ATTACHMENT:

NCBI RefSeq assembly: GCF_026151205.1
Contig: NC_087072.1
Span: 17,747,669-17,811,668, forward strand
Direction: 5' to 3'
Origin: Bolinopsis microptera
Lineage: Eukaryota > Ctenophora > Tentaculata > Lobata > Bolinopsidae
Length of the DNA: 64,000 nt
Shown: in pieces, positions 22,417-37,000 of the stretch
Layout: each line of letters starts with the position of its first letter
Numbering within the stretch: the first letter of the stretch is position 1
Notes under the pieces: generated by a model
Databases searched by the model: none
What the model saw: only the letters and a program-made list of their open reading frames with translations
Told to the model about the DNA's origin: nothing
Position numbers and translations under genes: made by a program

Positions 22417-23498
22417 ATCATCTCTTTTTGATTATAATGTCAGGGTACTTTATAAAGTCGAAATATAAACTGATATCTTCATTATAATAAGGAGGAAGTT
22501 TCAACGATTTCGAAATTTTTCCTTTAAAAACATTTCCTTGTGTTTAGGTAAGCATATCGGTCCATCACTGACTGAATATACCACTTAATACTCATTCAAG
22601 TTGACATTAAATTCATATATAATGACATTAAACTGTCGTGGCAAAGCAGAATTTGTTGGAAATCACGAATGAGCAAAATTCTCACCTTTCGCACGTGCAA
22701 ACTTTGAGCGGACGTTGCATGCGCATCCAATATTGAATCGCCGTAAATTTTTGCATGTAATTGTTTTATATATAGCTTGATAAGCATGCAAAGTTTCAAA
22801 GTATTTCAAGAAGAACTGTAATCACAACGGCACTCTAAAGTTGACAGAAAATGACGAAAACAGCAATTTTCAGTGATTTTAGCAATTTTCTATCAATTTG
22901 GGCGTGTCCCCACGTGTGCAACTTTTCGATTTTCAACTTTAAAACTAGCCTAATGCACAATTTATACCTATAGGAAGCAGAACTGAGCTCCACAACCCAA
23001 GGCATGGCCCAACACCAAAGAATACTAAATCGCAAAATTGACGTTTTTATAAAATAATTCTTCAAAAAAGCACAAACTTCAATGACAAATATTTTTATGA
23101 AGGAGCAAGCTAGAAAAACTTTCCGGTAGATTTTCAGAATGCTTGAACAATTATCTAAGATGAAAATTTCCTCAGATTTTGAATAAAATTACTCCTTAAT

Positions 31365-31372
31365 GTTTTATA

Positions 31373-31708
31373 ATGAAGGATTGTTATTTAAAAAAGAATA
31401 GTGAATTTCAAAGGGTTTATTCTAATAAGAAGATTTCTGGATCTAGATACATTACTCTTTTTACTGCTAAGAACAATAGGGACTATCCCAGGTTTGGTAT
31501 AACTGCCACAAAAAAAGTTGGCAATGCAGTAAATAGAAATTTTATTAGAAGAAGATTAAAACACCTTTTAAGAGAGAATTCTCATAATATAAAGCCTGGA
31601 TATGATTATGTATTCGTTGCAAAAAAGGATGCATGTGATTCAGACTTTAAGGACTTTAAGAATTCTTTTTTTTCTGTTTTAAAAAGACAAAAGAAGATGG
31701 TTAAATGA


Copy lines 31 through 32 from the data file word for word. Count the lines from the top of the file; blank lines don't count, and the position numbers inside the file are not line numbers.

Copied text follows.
31601 TATGATTATGTATTCGTTGCAAAAAAGGATGCATGTGATTCAGACTTTAAGGACTTTAAGAATTCTTTTTTTTCTGTTTTAAAAAGACAAAAGAAGATGG
31701 TTAAATGA